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When Watson and Crick described the structure of DNA, none of the 16 people on the following pages had been born. Nine years later, when Watson, Crick, and Wilkins won the Nobel Prize, these 16 still weren’t born. When Lee Hood invented the automated sequencer, none of them had taken high-school biology yet. When the Human Genome Organization was established, many of them were home playing computer games. Same goes for the year Amgen was founded and the year Kary Mullis invented PCR.

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Reuters reports that Germany is seeking to sequence 5 percent of patient samples that test positive for SARS-CoV-2.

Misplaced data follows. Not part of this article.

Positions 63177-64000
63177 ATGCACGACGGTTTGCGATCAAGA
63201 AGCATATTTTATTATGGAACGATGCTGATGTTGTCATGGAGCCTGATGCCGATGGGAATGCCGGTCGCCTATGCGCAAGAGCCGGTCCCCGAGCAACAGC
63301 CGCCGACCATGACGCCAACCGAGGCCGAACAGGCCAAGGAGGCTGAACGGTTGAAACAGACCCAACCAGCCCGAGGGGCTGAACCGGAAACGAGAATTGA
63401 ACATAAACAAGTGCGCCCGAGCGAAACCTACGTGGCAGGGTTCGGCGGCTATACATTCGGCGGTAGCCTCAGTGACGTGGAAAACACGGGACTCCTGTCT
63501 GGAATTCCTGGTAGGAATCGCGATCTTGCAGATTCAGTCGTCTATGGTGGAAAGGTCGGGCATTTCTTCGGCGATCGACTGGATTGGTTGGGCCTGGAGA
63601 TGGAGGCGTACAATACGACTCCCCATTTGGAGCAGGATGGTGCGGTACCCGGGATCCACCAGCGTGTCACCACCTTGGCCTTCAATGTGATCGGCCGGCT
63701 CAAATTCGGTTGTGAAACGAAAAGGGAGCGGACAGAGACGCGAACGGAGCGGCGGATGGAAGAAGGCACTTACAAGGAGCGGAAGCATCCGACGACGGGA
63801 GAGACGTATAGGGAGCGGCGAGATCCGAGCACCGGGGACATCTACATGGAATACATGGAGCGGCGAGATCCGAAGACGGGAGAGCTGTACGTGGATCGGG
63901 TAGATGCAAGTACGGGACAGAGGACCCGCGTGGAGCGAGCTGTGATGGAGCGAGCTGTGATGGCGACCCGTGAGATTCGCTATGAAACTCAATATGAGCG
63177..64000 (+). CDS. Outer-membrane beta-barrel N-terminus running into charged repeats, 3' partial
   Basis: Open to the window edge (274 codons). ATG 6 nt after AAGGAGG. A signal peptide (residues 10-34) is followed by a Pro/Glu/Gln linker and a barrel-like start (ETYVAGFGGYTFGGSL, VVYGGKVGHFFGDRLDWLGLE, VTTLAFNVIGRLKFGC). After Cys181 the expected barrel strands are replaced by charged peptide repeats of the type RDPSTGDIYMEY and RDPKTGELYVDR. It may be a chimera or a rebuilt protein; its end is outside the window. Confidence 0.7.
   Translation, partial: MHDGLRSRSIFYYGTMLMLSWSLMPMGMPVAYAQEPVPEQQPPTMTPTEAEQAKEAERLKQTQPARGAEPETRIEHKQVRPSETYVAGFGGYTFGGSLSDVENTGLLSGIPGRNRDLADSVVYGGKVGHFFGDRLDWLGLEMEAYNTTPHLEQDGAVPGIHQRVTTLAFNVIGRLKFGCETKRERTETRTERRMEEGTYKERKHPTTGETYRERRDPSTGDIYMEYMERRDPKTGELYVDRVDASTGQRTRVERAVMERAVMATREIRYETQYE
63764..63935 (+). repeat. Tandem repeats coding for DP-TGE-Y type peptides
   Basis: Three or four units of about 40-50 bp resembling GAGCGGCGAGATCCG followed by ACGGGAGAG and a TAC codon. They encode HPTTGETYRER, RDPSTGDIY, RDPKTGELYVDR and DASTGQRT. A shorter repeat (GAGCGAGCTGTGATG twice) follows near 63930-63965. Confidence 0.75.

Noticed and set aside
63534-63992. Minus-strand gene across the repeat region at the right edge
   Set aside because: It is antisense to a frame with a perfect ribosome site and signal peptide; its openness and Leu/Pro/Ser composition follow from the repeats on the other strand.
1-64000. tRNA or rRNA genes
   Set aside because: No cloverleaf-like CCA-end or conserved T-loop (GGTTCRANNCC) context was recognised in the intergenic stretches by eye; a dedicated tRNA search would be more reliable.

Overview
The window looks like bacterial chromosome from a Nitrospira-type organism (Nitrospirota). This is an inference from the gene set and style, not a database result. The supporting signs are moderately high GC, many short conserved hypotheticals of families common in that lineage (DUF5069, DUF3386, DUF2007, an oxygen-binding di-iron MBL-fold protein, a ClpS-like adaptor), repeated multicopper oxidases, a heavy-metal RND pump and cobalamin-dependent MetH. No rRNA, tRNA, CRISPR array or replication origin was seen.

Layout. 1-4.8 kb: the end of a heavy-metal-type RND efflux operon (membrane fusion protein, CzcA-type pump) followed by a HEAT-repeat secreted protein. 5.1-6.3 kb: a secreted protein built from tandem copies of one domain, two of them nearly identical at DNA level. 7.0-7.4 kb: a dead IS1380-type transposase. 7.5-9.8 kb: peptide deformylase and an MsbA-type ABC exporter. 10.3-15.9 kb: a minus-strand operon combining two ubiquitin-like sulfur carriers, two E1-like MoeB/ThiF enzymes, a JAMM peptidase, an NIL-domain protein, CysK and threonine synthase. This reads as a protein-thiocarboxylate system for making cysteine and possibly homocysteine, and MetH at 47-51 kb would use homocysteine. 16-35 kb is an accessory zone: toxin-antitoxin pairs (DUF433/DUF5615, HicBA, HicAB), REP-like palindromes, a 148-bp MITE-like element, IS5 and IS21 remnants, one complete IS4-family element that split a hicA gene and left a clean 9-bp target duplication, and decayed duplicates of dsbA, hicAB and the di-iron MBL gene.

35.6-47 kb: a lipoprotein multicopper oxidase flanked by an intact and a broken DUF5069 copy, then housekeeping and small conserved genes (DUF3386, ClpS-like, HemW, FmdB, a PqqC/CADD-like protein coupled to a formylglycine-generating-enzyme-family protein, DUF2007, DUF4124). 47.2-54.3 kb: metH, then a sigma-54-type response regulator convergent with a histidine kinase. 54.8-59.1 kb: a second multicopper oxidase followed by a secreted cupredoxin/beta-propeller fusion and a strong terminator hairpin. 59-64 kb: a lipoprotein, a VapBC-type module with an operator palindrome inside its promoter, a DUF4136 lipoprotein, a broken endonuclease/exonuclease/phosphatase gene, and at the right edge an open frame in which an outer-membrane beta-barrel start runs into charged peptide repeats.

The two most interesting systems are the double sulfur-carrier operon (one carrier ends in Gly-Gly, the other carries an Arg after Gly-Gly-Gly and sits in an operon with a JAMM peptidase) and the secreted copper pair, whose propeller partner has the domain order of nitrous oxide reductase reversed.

The publisher of the Science family of journals will allow some authors to place peer-reviewed versions of their papers into publicly accessible repositories.

23andMe and Medscape say primary care physicians are increasingly more comfortable with discussing direct-to-consumer genetic testing results.

In Science this week: analysis of genome-wide association studies of chronic kidney disease, and more.